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The night sky cracked apart, revealing for the blink of an eye, the white-hot purity that glowed behind the darkness. Seconds later the earth shuddered its response like one hundred bombs detonating at once.

We huddled together under the lee of a jutting boulder, while below us a tiny creek began gathering force as rain pelted the peaks and gullied off granite, collecting in gravel rivulets.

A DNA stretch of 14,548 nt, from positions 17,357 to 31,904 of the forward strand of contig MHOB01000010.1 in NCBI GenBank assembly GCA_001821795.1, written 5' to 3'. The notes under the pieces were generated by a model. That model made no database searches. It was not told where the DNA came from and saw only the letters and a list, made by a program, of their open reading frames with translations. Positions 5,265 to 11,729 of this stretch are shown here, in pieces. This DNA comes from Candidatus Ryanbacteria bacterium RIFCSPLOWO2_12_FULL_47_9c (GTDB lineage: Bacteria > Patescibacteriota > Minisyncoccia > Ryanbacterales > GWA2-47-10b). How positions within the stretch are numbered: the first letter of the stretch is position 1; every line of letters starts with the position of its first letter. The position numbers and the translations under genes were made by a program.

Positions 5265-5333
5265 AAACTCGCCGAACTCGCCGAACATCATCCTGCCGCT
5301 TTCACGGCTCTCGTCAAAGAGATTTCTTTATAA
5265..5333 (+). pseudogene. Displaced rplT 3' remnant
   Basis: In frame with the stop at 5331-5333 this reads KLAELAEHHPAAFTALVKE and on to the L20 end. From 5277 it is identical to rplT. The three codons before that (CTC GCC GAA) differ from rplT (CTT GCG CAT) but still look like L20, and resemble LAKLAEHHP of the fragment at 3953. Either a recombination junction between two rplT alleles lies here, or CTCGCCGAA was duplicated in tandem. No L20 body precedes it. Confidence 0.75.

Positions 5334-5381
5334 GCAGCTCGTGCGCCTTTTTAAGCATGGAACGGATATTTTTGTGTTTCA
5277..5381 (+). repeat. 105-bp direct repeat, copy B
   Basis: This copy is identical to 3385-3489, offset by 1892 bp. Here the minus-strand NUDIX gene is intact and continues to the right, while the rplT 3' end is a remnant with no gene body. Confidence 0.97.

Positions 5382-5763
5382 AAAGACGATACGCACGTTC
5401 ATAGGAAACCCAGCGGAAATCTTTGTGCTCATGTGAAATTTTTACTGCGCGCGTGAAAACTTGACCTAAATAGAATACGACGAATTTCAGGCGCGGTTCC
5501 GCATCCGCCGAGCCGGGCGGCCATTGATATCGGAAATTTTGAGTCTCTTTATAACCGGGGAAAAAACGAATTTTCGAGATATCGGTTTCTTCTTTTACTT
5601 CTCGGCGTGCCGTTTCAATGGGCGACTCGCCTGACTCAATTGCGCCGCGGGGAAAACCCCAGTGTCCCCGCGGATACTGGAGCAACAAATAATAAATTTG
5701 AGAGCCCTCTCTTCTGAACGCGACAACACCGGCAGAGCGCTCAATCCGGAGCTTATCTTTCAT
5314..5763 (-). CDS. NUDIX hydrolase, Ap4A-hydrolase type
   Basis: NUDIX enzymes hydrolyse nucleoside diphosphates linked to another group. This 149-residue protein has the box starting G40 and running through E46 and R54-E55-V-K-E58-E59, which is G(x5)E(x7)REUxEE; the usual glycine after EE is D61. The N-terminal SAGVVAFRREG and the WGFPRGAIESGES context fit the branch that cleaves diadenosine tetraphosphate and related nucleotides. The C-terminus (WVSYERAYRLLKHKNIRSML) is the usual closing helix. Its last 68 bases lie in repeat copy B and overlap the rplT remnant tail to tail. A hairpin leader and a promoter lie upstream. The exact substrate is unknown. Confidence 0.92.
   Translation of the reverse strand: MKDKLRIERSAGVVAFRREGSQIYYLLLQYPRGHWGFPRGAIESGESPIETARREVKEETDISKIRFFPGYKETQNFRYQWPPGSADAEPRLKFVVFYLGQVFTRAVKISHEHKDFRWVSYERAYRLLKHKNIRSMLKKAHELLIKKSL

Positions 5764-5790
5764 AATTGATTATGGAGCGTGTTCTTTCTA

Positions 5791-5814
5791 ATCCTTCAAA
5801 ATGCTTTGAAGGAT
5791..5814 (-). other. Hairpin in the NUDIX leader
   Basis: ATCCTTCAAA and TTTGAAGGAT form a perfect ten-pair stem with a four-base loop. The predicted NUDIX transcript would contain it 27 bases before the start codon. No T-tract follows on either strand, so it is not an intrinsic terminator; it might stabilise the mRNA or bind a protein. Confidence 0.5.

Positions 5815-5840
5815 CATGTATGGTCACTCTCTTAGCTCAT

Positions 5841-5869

We were doomed, if not by the terrible force of the electric sky, then by the predatory patrols of men with machetes. Basra clutched my son to her chest. We needed to keep moving, but if we were lucky enough to avoid the electric bolts from heaven, we risked sliding off the now mud-slick path to the rocky and ever more forceful water passing below, beckoning like a witch’s finger.

Another flash lit Basra’s face and my heart fell into her round, terrified eyes. The accompanying timpani triggered Aaden’s shrieks of fear and hunger. At that moment, the tumult of the storm was a blessing that covered the wails of our child. How much longer could we run? When would it stop?